Retrospective in Cherries

The cherry tree and its fruit and blossoms hold different meanings in various cultures around the World. In Japan and China, cherries were first depicted by the Japanese in 710 A.D. During this time, cherry trees were transplanted from remote mountainous regions to urban areas. The trees were regarded as sacred beings and worshiped. Later, cherries were used as metaphors for the ritualistic suicides of Samurai warriors, who often decorated their military equipment with cherry blossoms before entering battle.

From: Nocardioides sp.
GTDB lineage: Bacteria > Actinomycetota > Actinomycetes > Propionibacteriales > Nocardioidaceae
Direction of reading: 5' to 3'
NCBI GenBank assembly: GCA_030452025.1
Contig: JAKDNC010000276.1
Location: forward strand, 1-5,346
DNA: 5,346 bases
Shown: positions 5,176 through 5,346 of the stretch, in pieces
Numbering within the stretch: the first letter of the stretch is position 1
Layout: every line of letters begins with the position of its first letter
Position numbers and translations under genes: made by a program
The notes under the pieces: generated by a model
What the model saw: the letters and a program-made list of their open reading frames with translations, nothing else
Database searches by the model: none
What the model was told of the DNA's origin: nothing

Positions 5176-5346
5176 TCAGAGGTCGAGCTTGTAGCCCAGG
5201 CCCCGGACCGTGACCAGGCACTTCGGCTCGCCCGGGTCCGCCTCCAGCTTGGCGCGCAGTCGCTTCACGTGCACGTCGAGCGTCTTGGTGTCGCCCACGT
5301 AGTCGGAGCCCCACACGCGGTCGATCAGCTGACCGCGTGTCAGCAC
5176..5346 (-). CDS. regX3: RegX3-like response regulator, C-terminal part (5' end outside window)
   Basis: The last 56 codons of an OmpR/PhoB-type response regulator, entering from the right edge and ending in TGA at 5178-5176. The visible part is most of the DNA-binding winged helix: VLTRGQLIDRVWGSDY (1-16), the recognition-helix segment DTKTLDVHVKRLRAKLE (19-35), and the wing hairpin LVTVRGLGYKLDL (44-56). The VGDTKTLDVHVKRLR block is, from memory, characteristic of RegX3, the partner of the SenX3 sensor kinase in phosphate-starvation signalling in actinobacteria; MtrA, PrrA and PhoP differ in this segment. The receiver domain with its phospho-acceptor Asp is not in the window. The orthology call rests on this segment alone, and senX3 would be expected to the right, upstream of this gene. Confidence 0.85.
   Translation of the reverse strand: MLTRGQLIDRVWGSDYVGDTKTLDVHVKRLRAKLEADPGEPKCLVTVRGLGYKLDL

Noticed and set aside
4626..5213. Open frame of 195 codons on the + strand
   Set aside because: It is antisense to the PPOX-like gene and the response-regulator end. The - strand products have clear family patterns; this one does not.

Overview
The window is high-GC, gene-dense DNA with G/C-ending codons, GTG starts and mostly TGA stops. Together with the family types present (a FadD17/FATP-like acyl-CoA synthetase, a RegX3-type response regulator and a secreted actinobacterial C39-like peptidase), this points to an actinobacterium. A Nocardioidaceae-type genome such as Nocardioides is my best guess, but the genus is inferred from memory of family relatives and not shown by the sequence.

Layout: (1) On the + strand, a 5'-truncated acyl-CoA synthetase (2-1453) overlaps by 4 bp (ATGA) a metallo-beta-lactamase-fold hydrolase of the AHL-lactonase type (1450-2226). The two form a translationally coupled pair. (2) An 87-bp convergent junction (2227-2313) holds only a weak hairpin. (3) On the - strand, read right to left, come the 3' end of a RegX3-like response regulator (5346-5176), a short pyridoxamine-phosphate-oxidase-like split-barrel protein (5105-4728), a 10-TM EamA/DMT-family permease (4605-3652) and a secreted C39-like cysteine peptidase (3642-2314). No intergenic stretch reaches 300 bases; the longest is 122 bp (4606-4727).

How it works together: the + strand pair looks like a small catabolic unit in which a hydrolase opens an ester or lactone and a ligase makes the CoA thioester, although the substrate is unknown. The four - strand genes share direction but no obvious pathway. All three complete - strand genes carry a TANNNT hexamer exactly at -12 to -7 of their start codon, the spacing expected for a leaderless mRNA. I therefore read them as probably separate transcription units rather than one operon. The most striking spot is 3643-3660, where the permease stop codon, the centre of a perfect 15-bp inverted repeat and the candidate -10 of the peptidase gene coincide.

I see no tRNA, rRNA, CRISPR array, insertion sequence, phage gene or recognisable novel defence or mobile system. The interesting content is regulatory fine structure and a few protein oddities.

In modern culture the cherry has many symbols, virginity, purity, hope, and freedom. In the work of Emma Scott-Smith cherries have haunted the landscape and dominated the canvas in oversized, claustrophobic battered and bruised. In her first solo exhibition ‘The Last Hope Series’ (1997) she developed a rich inner World peopled with haunting, taut, weak yet powerful figures, desolate, rootless and raw. The cherry signifies passion, voice, a scream, an narrative of hope and the fight that freedom in your human form is never lost. This retrospective is in part of a bid to gain funding to further explicate our human connection and humanity. By developing a virtual exhibition with interactive abilities.


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